Hammond Cedar, a sawmill that operated for more than 100 years in B.C.’s Lower Mainland, was among those to close permanently in 2019. (Maple Ridge News)

Budget 2020: Not much new for B.C.’s struggling forest industry

Focus on wood waste utilization, efficiency, Carole James says

As laid-off forest workers protested outside the B.C. legislature Tuesday, Finance Minister Carole James had little immediate assistance to offer for the struggling industry in her 2020 budget.

James’ third NDP budget contains a new $13 million fund for “economic development and revitalization” of the B.C. forest sector, hard hit by reduced allowable cut in the Interior and high harvest costs that have shut down logging on much of the B.C. Coast and Vancouver Island.

The budget for forests ministry operations for the fiscal year beginning April 1 is $844 million, up from $814 million. Provincial revenue from forest products is projected to go from $991 million this year to $867 in 2020-21.

“We’ve already started the hard work, but it still has to be done, and that means engaging everyone, including the people who are doing the awareness rally today,” James said, referring to forest workers gathered outside.

James described the $13 million fund as financing Forest Minister Doug Donaldson’s changes to wood waste utilization, and Premier John Horgan’s initiative to bring industry players together for better use of a diminished Crown timber supply.

“The long term is really the revitalization work. That’s just getting started,” James said. “That’s pulling together first nations, unions, businesses, bringing people together to talk about what we can do to revitalize the forest industry. The bio-economy, what can we do with the waste wood to make sure that we supply more support in our province to utilize that.”

Industry representatives says they support better collection and use of pulp logs and waste wood for pellet production, but at the moment, the cost of bringing out waste is twice as much as what they can expect to sell it for.

RELATED: B.C. Legislature braces for latest protest, from loggers

RELATED: Eight-month forest industry strike ends with union vote

James referenced relief programs funded out of the current budget, which runs until March 31. They include a $40 million program over two years for retirement bridging of laid-off workers who are 55 or older. There are retraining programs for younger workers, and assistance offices have been set up in communities dealing with mill closures, including Clearwater, Fort St. James and Mackenzie.

In the Cariboo, hit by a string of mill closures, the last of the Forest Management Society of B.C.’s budget has been committed to provide jobs reducing wildfire risk around communities, with forest waste cleanup contracts near 100 Mile House and Barkerville.

James said her government’s long-term strategy includes a commitment to “wood first” in public construction projects, to promote the engineered wood technology that is being marketed in the U.S. and Asia.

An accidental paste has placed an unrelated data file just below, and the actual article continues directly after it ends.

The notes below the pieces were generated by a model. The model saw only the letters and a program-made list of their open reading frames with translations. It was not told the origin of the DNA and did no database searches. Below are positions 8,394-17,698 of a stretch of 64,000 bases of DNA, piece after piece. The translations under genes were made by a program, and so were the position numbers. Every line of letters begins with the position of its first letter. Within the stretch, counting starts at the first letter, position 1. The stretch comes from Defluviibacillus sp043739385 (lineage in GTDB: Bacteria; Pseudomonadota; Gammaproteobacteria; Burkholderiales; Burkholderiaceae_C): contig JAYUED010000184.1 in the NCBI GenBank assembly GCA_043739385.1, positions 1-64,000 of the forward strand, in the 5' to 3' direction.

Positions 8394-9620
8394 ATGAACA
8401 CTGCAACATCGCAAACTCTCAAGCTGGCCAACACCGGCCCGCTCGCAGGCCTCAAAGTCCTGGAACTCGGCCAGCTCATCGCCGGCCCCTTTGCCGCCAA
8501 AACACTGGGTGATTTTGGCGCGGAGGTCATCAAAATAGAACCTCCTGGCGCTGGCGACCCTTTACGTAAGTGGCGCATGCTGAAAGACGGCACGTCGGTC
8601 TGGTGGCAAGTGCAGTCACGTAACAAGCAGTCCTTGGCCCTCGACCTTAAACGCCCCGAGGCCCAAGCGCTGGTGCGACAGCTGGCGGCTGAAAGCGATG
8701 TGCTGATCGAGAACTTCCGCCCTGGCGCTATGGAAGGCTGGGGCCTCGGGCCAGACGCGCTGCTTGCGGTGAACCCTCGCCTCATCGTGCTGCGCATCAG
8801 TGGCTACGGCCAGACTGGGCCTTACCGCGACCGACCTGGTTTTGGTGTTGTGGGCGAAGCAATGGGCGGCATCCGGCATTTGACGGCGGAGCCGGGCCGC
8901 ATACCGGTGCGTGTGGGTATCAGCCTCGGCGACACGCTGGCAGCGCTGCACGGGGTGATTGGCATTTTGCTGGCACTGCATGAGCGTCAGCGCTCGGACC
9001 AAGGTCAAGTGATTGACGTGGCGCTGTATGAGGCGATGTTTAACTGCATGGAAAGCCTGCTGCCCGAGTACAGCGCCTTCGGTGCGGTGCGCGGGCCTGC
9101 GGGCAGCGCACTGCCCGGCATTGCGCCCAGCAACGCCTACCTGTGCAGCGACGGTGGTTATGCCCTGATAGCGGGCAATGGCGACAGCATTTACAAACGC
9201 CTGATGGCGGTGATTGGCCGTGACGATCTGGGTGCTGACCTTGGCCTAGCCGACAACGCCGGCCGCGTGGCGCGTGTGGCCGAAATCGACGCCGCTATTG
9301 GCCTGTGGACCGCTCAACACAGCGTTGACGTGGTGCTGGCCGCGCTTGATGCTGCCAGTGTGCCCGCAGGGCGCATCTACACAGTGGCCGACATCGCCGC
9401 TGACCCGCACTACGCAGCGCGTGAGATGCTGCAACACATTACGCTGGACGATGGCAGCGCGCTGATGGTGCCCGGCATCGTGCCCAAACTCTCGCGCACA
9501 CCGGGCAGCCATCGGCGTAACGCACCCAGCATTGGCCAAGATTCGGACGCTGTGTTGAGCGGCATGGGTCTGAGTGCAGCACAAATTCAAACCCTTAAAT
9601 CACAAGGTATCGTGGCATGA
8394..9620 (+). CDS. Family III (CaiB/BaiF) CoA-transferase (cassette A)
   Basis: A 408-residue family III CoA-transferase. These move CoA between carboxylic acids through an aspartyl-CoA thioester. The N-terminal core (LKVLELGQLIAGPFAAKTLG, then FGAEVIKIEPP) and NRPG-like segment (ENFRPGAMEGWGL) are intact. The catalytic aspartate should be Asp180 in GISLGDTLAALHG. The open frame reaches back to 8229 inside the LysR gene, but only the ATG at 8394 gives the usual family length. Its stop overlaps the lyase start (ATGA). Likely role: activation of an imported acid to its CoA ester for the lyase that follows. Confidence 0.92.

The end of a record eight-month strike by the United Steelworkers against Western Forest Products is also good news, James said, referring to a provincial fund to help contractors keep their trucks and equipment from being repossessed by banks.


@tomfletcherbc
tfletcher@blackpress.ca

Like us on Facebook and follow us on Twitter.

B.C. Budget 2020BC legislatureforestry

Get local stories you won't find anywhere else right to your inbox.
Sign up here

Just Posted

COVID-19: Daily update on the pandemic in Surrey, White Rock and beyond

APRIL 9: Abbotsford inmate diagnosed with COVID-19, temporary rent-supplement applications open

Semiahmoo First Nation declares local state of emergency

Parking lots, beach access on SFN lands closed due to COVID-19

South Surrey man aims to ease stress of pandemic with free online yoga

Patrick Aubert says his one-hour classes are about rest, recovery

Surrey RCMP say $14K in stolen phones recovered following investigation

Police say phones reportedly being sold on Facebook Marketplace

Regional parks in Delta closed for the long weekend

Boundary Bay and Deas Island parks closed ‘until further notice’ on Thursday, April 9

B.C., Alberta health ministers urge public to stay home Easter weekend

Regional politicians, online petition calling for closure of provincial border to non-essential traffic

Human rights complaint over city’s Pride flag tossed out

Kari Simpson’s attempt to block Langley City’s flag raising has failed

Abbotsford prison has confirmed COVID-19 case

Pacific Regional Treatment Centre is the third prison in B.C. in one week to confirm case

B.C.’s COVID-19 rent supplement starts taking applications

$300 to $500 to landlords for April, May and June if eligible

Canadian Olympian diagnosed with heart failure, possible exposure to COVID-19

Olympic soccer star Karina LeBlanc diagnosed with pleural effusion

B.C. unveils $5M for mental health supports during the COVID-19 pandemic

Will include virtual clinics and resources for British Columbians, including front-line workers

B.C. First Nations Health Authority launches virtual doctor program

Program to provide primary health care through COVID-19 pandemic

UPDATE: Canadians awake to extra COVID-19 emergency benefit money, feds clarify changes

The CRA and federal officials are working to clarify the confusion around payments

Most Read

l -->